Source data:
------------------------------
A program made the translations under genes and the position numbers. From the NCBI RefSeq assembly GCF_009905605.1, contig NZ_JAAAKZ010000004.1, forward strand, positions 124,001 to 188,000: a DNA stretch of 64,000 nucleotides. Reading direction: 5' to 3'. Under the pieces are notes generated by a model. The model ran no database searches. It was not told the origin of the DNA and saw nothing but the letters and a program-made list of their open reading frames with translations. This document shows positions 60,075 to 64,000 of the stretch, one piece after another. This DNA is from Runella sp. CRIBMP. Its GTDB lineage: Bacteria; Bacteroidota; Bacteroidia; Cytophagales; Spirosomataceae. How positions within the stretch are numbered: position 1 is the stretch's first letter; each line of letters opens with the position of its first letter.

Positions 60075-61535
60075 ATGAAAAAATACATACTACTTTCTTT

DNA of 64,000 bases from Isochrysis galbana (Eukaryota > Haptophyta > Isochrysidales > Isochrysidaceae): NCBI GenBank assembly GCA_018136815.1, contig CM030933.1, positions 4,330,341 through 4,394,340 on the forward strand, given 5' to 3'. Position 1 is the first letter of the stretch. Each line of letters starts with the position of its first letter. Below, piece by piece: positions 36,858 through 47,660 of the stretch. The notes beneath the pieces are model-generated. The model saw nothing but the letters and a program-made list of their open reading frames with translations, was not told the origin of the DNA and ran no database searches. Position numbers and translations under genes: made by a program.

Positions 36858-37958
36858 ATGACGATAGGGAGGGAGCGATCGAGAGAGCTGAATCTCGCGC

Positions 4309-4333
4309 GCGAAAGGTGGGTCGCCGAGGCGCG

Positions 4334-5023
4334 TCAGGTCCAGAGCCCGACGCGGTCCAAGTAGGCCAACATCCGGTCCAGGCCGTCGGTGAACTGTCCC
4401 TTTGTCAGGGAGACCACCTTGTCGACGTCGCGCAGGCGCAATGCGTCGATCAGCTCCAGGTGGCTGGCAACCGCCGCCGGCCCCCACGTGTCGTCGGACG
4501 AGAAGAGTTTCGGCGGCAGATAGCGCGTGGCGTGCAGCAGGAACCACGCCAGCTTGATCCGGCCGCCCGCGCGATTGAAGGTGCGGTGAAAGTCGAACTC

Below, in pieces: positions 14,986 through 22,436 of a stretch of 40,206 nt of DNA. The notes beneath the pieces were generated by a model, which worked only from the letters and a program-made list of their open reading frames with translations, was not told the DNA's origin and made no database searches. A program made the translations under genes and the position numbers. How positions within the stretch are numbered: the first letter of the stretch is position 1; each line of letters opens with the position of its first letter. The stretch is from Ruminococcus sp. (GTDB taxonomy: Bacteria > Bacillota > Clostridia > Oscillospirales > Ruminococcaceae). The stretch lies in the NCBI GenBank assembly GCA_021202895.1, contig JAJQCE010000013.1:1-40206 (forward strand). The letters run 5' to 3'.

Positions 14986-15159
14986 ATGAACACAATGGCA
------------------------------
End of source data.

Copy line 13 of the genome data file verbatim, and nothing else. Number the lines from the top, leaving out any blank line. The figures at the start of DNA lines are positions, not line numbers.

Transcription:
Below, in pieces: positions 14,986 through 22,436 of a stretch of 40,206 nt of DNA. The notes beneath the pieces were generated by a model, which worked only from the letters and a program-made list of their open reading frames with translations, was not told the DNA's origin and made no database searches. A program made the translations under genes and the position numbers. How positions within the stretch are numbered: the first letter of the stretch is position 1; each line of letters opens with the position of its first letter. The stretch is from Ruminococcus sp. (GTDB taxonomy: Bacteria > Bacillota > Clostridia > Oscillospirales > Ruminococcaceae). The stretch lies in the NCBI GenBank assembly GCA_021202895.1, contig JAJQCE010000013.1:1-40206 (forward strand). The letters run 5' to 3'.